–Has the bond between design and connectivity changed throughout the XXI century as a result of new technologies and new ways of teaching, living, consuming, and interacting?
–Absolutely! Just think about this precise newsletter, the device where people read it, the possibility of accessing thousands of live conferences regardless where they are taking place, how education is currently redefining itself in order to continue, the enhanced consumer habits carried out from home which had previously boosted such enterprises as Amazon or Mercado Libre even before 2020. Let’s think also about the new payment platforms and the general ways of managing money, as well as the different activities that we have discovered lately can be done from the apparent intimacy of our living quarters. Most of these things had already started to mutate before the pandemic, but now, this process has reached unexpected heights. During the next decade, we will witness which of these phenomena will keep moving on the same track and which ones will face fundamental transformations. We are on the verge of something interesting. Design and connectivity are key agents of the current changes that we perceive as something so dramatic and dangerous, yet provocative.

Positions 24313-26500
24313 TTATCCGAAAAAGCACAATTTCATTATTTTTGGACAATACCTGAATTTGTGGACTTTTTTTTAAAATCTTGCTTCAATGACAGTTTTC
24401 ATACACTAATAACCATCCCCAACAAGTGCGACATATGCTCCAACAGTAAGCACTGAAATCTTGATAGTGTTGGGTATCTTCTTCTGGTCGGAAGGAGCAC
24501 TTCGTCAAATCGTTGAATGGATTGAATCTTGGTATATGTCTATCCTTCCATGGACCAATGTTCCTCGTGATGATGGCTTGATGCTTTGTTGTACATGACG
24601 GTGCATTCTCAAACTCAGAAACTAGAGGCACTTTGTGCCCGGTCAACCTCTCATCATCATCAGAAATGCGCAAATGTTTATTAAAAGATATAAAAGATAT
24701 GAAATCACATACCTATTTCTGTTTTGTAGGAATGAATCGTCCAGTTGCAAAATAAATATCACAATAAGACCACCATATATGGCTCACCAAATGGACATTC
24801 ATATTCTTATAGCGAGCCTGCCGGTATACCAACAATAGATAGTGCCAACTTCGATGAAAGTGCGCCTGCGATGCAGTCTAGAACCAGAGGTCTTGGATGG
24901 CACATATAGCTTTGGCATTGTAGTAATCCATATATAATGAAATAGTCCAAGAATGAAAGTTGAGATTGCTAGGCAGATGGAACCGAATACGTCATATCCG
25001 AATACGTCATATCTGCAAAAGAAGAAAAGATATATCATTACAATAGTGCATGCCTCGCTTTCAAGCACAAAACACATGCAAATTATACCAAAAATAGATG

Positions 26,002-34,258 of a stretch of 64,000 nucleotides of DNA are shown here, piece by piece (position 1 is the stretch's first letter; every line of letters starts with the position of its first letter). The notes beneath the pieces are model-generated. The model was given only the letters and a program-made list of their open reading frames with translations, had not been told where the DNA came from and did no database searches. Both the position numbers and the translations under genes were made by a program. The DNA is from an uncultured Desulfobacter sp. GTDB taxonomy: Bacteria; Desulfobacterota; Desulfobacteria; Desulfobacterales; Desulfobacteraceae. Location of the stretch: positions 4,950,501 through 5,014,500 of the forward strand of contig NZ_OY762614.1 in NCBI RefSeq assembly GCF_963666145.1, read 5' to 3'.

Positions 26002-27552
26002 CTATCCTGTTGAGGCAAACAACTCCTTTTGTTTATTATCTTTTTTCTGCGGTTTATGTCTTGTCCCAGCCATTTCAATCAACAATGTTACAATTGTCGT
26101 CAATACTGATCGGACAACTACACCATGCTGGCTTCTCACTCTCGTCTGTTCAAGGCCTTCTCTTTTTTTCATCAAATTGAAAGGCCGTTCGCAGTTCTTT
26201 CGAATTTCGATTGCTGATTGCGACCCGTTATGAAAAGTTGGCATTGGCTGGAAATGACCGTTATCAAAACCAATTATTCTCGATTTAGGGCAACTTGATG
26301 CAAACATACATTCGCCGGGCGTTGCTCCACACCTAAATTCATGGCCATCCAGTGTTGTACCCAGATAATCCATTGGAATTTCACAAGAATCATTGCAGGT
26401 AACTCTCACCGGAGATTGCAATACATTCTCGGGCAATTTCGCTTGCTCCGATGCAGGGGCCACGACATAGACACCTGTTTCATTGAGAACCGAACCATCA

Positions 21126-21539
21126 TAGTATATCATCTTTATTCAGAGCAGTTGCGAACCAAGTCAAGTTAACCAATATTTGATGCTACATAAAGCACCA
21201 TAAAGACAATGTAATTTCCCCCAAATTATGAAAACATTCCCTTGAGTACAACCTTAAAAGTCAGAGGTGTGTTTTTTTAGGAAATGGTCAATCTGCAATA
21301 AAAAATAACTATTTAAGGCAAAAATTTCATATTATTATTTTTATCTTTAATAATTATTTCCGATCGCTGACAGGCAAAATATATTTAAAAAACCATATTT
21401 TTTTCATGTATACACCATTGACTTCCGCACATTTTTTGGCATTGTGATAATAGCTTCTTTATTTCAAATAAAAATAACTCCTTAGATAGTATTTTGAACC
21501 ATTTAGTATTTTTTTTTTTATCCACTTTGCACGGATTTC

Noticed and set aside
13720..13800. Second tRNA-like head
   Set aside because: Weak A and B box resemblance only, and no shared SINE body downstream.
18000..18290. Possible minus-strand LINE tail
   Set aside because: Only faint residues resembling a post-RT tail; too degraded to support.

I think we will see more products emerge from this pairing in the immediate and near future. This corpus will include a vast range of products, from the smallest objects to public spaces, from the domestic sphere to entire territories.
In terms of design education specifically, many universities are now opening comprehensive design programs, where the field is understood as an umbrella discipline that establishes transversal links among very diverse aspects of life. This means that specialized programs related to design give way to a holistic way of conceiving the role of designers, male and female alike. Somehow, design is understood precisely as connectivity, as a thinking strategy, thus, leaving behind the primacy of an aesthetic interpretation.
–How can we boost the potential of this pairing in order to produce innovative solutions that foster improvement in such areas as social inclusion, cultural diversity, gender equality, environmental care, and access to education?